Don’t: * stdout/stderr: Tempting, but extremely annoying and can cause crashes if pipe is closed. * “debug” option is fine, but don’t require it. Sometimes I want debug logging, but not other debug behavior. • Print to stdout/stderr * log4r may not be the best, but the last thing we need is more fragmentation. • Rely on “debug” config option • Use something custom
Without Exceptions: Abstraction Leakage * Lack of properly handling exceptions causes abstraction leakage. * Goal: Catch any possible exceptions, wrap and expose using your own.
Abstraction Leakage 1 require "twitter" 2 3 Twitter.socialize! Example: Let’s say you’re doing something with Twitter. It doesn’t matter what, it’s just important to know that there is net work activity going on.
Bad: Result ! ruby app.rb app.rb:in `initialize': unknown socket domain: twitter.com (SocketError) ! from app.rb:in `new' ! from app.rb:in `<main>' This is the API that you would use as a developer of a library. Simple enough.
Single Parent Exception Class * Allows a “catch all” for a specific library very easily. * Can find all children classes easily. * Inherit from StandardError, so that catch-alls still work on that.
Single Parent Class 1 require "twitter" 2 3 begin 4 Twitter.socialize! 5 rescue Twitter::Error 6 # Twitter is always down so 7 # I stopped caring. 8 end A single parent class makes it easy to catch-all in a specific library, such as this case.
* Don’t be afraid, make a lot! The user can always “catch all” * Make the name descriptive, makes it a lot easier to read code. Many Subclasses Be descriptive!
Descriptive Subclasses ! ruby app.rb app.rb:in `initialize': Failed to connect to twitter (Twitter::ConnectionError) ! from app.rb:in `new' ! from app.rb:in `<main>' With descriptive, specific error classes, its easy to see what is going on and to catch that specific example.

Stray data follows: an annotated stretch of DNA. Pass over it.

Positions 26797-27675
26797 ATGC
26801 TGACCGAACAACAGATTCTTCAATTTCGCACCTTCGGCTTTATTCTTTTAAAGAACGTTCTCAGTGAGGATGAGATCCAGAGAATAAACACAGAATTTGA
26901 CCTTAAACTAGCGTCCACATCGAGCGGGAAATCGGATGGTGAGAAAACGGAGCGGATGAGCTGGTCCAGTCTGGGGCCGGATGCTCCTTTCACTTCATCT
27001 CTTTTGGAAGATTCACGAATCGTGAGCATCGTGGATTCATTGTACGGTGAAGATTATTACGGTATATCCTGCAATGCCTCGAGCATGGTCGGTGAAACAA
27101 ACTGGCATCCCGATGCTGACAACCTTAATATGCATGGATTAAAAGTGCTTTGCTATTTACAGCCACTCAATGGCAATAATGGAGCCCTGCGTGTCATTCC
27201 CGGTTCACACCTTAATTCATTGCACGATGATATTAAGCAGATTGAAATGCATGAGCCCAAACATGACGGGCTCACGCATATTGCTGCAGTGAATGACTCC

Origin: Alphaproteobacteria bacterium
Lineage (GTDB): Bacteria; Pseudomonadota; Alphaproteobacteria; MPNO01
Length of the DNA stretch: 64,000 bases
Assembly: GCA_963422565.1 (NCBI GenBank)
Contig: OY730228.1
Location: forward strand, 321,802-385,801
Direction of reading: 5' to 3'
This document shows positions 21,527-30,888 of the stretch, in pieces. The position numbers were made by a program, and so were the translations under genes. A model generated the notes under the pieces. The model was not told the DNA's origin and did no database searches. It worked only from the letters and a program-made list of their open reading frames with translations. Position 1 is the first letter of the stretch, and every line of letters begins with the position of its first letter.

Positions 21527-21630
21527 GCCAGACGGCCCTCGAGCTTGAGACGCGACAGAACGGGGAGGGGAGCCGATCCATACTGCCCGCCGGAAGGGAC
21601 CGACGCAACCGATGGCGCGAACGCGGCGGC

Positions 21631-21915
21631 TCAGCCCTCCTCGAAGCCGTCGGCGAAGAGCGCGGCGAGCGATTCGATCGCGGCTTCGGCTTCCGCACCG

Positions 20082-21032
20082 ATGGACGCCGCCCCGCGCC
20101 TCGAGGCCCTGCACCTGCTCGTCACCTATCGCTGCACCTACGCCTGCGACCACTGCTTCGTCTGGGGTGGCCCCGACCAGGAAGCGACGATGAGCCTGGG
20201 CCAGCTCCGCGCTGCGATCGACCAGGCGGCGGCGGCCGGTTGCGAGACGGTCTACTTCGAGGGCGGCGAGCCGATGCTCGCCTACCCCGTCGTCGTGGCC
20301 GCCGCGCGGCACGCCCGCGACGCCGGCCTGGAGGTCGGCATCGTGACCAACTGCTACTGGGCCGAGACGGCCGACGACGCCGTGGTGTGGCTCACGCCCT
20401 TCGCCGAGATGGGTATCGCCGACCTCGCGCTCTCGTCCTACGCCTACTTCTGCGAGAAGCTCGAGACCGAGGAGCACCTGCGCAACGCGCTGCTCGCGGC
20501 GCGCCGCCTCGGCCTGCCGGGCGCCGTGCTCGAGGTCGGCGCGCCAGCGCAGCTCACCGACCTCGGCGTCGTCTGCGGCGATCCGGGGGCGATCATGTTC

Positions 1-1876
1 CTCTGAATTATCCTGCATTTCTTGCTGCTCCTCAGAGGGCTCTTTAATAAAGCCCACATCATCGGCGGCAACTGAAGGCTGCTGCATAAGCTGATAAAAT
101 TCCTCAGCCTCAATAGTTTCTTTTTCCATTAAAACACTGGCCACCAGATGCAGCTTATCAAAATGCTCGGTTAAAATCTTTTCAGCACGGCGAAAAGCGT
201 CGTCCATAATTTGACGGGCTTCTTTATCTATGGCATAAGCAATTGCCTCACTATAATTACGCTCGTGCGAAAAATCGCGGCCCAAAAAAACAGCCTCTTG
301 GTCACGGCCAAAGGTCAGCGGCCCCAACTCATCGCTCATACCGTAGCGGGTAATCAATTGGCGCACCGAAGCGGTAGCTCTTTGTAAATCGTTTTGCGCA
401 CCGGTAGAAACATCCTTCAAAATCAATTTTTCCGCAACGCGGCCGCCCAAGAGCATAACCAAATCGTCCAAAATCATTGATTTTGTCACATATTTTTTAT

* Don’t reinvent the wheel: FooNotEnoughArguments, Use Standard just use ArgumentError There aren’t many available, but the basics are good. Exceptions When it makes sense.
* Two kinds: API docs (libraries) and usage docs (tools) * Both should be kept in the same repo as the code, ideally. * Write it AS YOU CODE. Same as tests. 5. Documentation
* Its easy to push off docs until the end so your lib isn’t changing much anymore, but documentation is SO BORING that you’ll end up hating yourself. Write it from * Write it as you go (like tests). If the library changes, then you’ll have to change docs, so there is more work, but at least you’ll have the docs at the end. * Example: Vagrant 0.1 docs pushed off until the end, took me 2 weeks to write the beginning. them. Really burned me out. More work, but less pain.
* Docs should be in the same repo as the code. * Use a branch, won’t ever be merged into master, so clean it and Keep it just keep it going. * Makes it easy to contribute. (Pull requests!) * Can see “point-in-time” documentation for specific versions with the code.
* API docs, use YARD * Similar to RDoc/JavaDoc, so its familiar. * Generates pretty HTML, PDFs. * You automatically get generated docs from rubydoc.info API: Use YARD http:/ yardoc.org
* For other docs, use plain old markdown, but try to fit it into a Jekyll-powered site. * Two birds, one stone: Other: - Readable from the source. - Able to generate a pretty website. Markdown + Jekyll Readable + Website!
* If I don’t see support, I either don’t use the project or I use the code as reference to implement something myself. Unsupported code is not “open source” It’s just reference material.
Support doesn’t have to equal work Providing support doesn’t mean you need to work much harder. Its simply more important to provide the opportunity for support.
Support just needs to be SOMETHING. Users just need something. IRC, mailing list, issues, etc.
With all these things put together, you don’t get a good Ruby library, you A Great get a _great_ Ruby library. From learning about your library to developing with it to maintaining it, everyone will thank you. Ruby Library.